It aint the tools. Tools make it quicker not better.
                  Last edited by Forrest Addy; 09-05-2011, 02:49 PM.

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                  • #10
                    <snip>
                    Originally posted by 2ManyHobbies
                    In wood and some plastics, that would be two passes with a router.
                    A rotary tool would leave too wide a kerf and produce ugly "gaposis".

                    Chris

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                    • #11
                      I'd use the router and make two passes. One pass with a strait shaft to open up the groove, then the second pass with an inverted radius cutter to do the undercut. Use a fence with clamps on the end to make the cuts strait.
                      Andy

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                      • #12
                        My best guess is that after the cuts were made, the artesian soaked the wood in water or steamed it, then stretched it tight when bending the joints. Roy Underhill demonstrated this on one of his shows. He steamed the wood. With modern yellow glue the joint will swell on its own accord. Since the glue penetrates the wood fibers it will not shrink when it dries. Either way, wet or steamed wood is best for bending.

                        FYI, a very old wood workers trick for removing a dent is to lay a wet cloth on the work and heat it with a hot iron. When it dries it does not shrink back.

                        Chris

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                        • #13
                          Originally posted by Forrest Addy
                          I'm not sure what that joint is called. As was said you see it in Haida and Kwakiutl storage chests.
                          I'm fairly certain it's called a "Bent Miter".

                          CYA, I could be wrong.

                          Chris

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                          • #14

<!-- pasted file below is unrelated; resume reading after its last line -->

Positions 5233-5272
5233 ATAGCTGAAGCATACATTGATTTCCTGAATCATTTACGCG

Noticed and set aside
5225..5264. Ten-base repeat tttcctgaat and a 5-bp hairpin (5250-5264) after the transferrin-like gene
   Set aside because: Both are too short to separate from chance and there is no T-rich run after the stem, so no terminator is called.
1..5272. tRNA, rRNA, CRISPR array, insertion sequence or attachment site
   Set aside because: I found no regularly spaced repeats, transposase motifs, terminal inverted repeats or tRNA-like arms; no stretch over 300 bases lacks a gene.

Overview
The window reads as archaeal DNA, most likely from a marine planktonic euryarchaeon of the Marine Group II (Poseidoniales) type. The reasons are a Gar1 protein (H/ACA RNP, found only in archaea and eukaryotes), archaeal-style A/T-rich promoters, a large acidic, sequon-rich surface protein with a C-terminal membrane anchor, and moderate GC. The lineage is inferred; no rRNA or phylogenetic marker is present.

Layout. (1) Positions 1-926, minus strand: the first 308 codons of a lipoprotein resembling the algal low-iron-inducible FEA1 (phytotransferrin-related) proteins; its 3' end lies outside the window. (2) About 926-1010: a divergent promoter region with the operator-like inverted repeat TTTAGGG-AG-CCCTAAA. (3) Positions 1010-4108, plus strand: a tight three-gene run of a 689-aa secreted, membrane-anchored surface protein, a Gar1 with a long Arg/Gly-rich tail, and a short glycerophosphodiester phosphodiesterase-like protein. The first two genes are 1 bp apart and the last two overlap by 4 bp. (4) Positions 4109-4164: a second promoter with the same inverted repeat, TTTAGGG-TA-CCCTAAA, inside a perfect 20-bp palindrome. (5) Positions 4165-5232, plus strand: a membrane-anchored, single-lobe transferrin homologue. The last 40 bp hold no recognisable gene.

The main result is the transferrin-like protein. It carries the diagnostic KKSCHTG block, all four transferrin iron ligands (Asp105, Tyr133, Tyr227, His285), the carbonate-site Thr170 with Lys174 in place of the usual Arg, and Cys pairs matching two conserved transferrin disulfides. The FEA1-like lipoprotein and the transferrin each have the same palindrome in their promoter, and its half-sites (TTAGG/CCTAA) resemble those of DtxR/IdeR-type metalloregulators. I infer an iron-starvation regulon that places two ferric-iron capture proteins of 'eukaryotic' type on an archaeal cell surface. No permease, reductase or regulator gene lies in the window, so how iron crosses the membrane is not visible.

Originally posted by Forrest Addy
                            Can't make that joint with a rotary cutter. It has to be shaped. Do the math. A rotary cutter has to be twice as wide as the profile it cuts and add for the shank. The width from the tangent to the shoulder is r * pi / 4. Steam to bend.
                            If it's going to be bent anyway, what's to say one couldn't bend the squared shoulder section back out of the way, whilst milling the radiused portion?

                            If I were doing it in wood I'd probably do something like that. Or just produce the radiused end on a thinned down piece, then laminate the square shoulder section, with a thin extension, to build up to final thickness at the same time the bend was to be finalized. Paying attention to grain matching of course.

                            Or... what about just doing it with some careful band saw work?

                            There's no way it's going to be an invisible joint, at least when viewed on edge, due to long grain crossing end grain.
                            Last edited by lynnl; 09-05-2011, 02:33 PM.
                            Lynn (Huntsville, AL)

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                            • #15
                              Originally posted by lynnl
                              If it's going to be bent anyway, what's to say one couldn't bend the squared shoulder section back out of the way, whilst milling the radiused portion?

                              If I were doing it in wood I'd probably do something like that. Or just produce the radiused end on a thinned down piece, then laminate the square shoulder section, with a thin extension, to build up to final thickness at the same time the bend was to be finalized. Paying attention to grain matching of course.

                              Or... what about just doing it with some careful band saw work?

                              There's no way it's going to be an invisible joint, at least when viewed on edge, due to long grain crossing end grain.
                              Making this joint in wood is rather trivial but esthetically interesting. Doing it in metal, which is actually my objective, is mechanically challenging. It cannot be done with a conventional rotating cutter. It will require a broach or other linear cutter.